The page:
On the other hand, if economic integration prevails regardless of political integration—say, tariffs are low and shipping is cheap—then political integration doesn’t buy you much. Many of the other public goods that governments provide—law and order, social insurance, etc.—don’t really benefit from large populations beyond a certain point. If you scale from a million people to 100 million people, you aren’t really better off.
As a result, if economic integration prevails, the optimal country size is small, maybe even a city-state.
The world is becoming more economically integrated
In fact, global economic integration is proceeding apace. 50 years ago, the World Bank estimates that the global volume of international trade was about 25 percent of GDP. Today, it’s more like 58 percent. Over the same period, global GDP (in current dollars) has grown from around $2 trillion to over $70 trillion, around five-fold when adjusted for inflation. So over 50 years, global trade has grown from half a trillion dollars to over $40 trillion, a factor of 12 or so when adjusted for inflation.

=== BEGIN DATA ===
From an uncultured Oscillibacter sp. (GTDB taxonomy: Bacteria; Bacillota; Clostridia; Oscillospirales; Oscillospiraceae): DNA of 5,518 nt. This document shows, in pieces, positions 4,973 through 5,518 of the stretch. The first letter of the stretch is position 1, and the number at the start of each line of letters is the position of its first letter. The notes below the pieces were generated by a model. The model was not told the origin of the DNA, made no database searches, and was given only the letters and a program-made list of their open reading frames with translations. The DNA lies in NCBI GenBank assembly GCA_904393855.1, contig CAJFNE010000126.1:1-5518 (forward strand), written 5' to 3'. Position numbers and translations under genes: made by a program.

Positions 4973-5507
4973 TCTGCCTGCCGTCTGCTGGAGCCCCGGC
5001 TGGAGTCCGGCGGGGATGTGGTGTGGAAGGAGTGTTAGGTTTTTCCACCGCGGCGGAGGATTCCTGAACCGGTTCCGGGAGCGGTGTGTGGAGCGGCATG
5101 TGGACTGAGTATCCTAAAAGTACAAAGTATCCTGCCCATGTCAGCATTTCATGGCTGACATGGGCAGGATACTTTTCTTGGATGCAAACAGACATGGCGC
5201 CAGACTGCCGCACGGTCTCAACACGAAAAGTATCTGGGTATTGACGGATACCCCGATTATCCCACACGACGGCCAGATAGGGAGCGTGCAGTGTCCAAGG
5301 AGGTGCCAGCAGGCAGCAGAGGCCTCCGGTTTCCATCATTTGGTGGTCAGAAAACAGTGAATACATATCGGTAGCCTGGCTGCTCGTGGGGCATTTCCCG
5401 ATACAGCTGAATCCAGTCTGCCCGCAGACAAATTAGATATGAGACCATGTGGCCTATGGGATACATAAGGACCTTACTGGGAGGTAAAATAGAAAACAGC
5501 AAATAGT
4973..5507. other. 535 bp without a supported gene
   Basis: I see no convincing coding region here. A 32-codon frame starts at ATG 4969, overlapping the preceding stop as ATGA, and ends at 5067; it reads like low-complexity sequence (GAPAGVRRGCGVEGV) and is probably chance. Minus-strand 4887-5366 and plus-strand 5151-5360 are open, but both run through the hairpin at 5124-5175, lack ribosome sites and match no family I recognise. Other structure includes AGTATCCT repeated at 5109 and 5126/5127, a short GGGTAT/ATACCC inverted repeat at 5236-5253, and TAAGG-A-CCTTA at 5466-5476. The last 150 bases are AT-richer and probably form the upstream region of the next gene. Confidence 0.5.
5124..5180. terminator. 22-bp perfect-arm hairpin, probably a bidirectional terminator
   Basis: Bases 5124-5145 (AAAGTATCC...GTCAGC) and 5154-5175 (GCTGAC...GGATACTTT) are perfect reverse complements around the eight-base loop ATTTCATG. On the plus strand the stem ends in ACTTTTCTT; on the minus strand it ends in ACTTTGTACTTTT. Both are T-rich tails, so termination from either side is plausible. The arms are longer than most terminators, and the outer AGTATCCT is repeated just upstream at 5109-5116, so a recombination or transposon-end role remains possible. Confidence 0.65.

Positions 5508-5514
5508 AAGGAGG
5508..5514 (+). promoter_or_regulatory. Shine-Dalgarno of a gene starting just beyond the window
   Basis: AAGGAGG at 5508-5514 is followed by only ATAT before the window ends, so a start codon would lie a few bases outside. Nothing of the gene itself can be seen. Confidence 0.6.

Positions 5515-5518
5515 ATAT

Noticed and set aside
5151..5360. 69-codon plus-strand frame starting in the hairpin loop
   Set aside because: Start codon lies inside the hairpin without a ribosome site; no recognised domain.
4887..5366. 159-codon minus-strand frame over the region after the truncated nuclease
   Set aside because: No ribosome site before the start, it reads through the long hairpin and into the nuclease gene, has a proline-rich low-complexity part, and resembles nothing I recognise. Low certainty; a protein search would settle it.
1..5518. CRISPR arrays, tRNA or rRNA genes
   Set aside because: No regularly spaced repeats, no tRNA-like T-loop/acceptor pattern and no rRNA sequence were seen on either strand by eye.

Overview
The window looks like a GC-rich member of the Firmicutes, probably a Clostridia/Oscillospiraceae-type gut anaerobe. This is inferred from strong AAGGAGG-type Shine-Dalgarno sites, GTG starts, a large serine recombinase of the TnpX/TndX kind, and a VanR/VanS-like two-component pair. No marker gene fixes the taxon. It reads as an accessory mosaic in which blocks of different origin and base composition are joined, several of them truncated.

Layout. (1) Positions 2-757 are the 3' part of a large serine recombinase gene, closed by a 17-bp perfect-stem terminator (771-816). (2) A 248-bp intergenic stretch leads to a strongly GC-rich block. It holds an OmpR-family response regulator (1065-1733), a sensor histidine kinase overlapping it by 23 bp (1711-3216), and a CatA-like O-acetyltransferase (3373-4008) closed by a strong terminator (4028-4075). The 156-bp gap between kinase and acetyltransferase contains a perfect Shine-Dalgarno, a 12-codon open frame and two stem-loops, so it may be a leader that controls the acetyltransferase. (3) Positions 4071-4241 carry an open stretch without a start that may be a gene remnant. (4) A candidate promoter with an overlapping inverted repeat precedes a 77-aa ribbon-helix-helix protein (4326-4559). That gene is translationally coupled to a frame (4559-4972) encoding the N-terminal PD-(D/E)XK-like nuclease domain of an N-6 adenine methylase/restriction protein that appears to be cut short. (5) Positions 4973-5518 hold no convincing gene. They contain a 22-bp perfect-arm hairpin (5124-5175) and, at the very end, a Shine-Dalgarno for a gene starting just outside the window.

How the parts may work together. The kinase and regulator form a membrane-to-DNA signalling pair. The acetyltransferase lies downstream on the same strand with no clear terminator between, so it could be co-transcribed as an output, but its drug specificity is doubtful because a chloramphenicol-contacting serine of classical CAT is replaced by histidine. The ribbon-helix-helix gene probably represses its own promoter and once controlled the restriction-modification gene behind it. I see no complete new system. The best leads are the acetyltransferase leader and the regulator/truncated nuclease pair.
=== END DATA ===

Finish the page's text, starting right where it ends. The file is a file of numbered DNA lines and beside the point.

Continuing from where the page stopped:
Tariff barriers have fallen considerably—in the UK beginning in the 19th century, in the United States in the late 1930s, and in the developing world more recently.
While tariff rates are a policy decision and can therefore be undone, a fall in shipping costs represents a permanent, exogenous increase in economic integration. David Hummels (2007) has noted that freight costs are perhaps more significant than tariffs. The cost of air freight (which Hummels argues is economically underrated) has plummeted since the 1950s. Ocean freight prices have also fallen, though not as substantially.